Once you get a good handle on the basics of grilling, you’ll discover how fun cooking outside can be.
Step 1: Light Your Grill Right
For gas grills:
- Make sure you’re cooking with gas. If your grill doesn’t have a gas gauge, pour a cup of boiling water down the sides of the propane tank and wait a few seconds. If the tank still feels cool where you poured the water, there’s still propane inside.
- Time to ignite! Uncover the grill, set the heat to high and ignite the gas. Check and make sure the gas is lit. If it doesn’t ignite, turn off the gas and keep the lid open for a few minutes before trying again.
- Preheat the grill. Turn the burners on high, close the lid, and preheat for 10–15 minutes so the the grill grate is hot enough to sear your food.
- Indirect cooking requires at least two burners. But, if your grill only has two burners, turn one of them off. Place a drip pan under the area where you’ll be cooking, and grill over the unlit burners.
For charcoal grills:
- Light the coals.
- Set up for direct cooking. This set-up is used for foods that generally take less than 25 minutes to cook. Light about 50 briquettes and in about 30 minutes, they’ll be coated with ash. Then spread them in an even layer.
- Set up for indirect cooking. This method is used to grill foods that require longer cooking times. Position a drip pan in the center of the fire grate with hot coals spread around or to the sides. Place your food on the grill over the drip pan and cover it to make the grill more oven-like. (Bonus: You don’t need to turn the food!)
Step 2: Set the Grill Temperature.
Once your gas grill is preheated, lower the heat according to the recipe. Gas grills give you that extra control. Charcoal grilling takes a little bit more of feel that you’ll get with practice. Here’s a rule of thumb for the amount of time you should add after preheating your charcoal grill for 30 minutes:
- Medium-high heat—wait an additional 5–10 minutes
- Medium heat—wait an additional 10–20 minutes
- Medium-low heat—wait an additional 15–30 minutes
Step 3: Prevent a Sticky Grill
A little vegetable oil will keep food from sticking to your grill. Start with a folded paper towel soaked in the vegetable oil. Hold the towel with BBQ Tongs and brush the grill grate.
Safety tip: Don’t spray nonstick cooking spray or oil directly over the hot grill.
Step 4: It’s Grill Time (aka, The Fun Part)
Now you’re ready to put food on the grill. Keep a thermometer handy, and check those burgers before they come off the grill. Remember that the temperature of food will rise a few degrees after the food comes off the grill. (It’s also known as carry-over cooking.)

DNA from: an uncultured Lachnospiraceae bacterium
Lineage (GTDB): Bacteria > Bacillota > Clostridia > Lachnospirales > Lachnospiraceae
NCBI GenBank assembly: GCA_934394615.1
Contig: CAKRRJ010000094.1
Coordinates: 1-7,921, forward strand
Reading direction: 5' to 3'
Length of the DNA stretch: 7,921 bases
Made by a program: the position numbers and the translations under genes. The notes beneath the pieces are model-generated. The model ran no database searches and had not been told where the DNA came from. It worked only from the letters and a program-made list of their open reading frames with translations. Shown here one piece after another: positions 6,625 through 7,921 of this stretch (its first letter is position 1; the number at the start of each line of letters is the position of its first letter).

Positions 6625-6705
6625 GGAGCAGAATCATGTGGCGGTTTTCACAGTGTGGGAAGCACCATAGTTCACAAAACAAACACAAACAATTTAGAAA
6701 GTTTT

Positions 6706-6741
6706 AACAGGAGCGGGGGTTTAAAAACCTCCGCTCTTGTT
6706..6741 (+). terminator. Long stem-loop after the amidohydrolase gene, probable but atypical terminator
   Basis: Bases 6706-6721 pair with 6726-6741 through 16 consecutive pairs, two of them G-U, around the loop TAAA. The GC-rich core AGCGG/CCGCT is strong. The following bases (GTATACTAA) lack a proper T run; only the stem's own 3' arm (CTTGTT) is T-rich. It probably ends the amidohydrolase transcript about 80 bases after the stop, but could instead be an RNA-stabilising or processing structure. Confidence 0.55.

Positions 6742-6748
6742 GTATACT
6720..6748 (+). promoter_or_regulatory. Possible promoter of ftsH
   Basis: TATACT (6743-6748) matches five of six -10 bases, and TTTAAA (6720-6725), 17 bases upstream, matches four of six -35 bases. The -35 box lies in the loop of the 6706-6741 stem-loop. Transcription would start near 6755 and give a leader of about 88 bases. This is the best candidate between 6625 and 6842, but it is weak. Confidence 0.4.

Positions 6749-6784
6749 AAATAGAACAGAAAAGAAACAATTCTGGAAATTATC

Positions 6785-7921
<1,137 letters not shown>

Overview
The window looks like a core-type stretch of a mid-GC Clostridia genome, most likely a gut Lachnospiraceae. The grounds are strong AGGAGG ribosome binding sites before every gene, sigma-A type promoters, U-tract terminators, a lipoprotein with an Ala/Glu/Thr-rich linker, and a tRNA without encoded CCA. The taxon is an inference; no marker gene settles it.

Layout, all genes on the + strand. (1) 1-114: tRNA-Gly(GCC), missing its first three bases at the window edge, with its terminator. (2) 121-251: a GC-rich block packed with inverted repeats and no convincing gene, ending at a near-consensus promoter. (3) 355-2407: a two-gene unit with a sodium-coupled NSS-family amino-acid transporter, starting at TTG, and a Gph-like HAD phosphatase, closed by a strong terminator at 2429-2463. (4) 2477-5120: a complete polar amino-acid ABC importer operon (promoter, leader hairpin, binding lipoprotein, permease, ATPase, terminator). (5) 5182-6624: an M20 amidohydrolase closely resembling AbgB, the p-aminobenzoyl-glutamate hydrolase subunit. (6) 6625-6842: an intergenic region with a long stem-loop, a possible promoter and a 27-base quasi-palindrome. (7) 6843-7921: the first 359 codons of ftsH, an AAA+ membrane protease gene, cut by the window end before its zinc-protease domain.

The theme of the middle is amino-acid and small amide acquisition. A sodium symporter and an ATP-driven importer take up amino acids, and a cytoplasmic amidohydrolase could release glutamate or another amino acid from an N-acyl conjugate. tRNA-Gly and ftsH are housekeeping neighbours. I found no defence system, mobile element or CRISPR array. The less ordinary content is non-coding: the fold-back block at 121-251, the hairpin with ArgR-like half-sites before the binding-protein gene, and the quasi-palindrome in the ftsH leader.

Top 10 Grilling Tips
- Keep clean. A little housekeeping makes foods taste better and grilling easier (and safer)! Clean your grill grate and check the grease tray. Clean them before and after each use.
- Quick tip: Using a grill-safe vessel like the Rockcrok® Grill Stone keeps foods off the grill grate, so there’s no need to clean it afterwards. Plus, Rockcroks can go in the dishwasher!
- Stay stocked. Check the tank (or charcoal supply). This especially applies when you’re grilling large cuts of meat or food with long grill times.
- Cut-back on flare-ups. Trim excess fat off of meats to reduce flare-ups. You can also carefully move foods to a cooler part of the grill, cover the grill with the lid, and close the vents.
- Toss used marinade. Marinades that have been in contact with raw meat are no longer safe to eat.
- Pay attention. The pace can be quick when you’re grilling over direct heat. Watch the grill itself to check that coals are still hot and to ensure there are no flare-ups. Also, keep checking food as it cooks.
- Put a lid on it. If you want an oven-like atmosphere, especially over indirect heat, keep the lid closed and only peek periodically, since heat escapes every time the grill lid is lifted.
- Know the environment. You’ll need to allow more cooking time on cold, windy days and at higher altitudes, and less time when the weather is very hot.
- No more dried-out steaks. Check the temperature in the same spot of the meat each time so less juice runs out. Insert the thermometer horizontally into thinner cuts. Use a turner or tongs rather than piercing meat to get it off the grill.
- Move it, move it. Hot spots are common with any type of grilling. Move foods around on the grill if you notice uneven cooking.
- Safety tip: Keep clean platters handy. As soon as meats are added to the grill, remove the cutting board or platter and swap out for clean ones before the food is ready to come off the grill.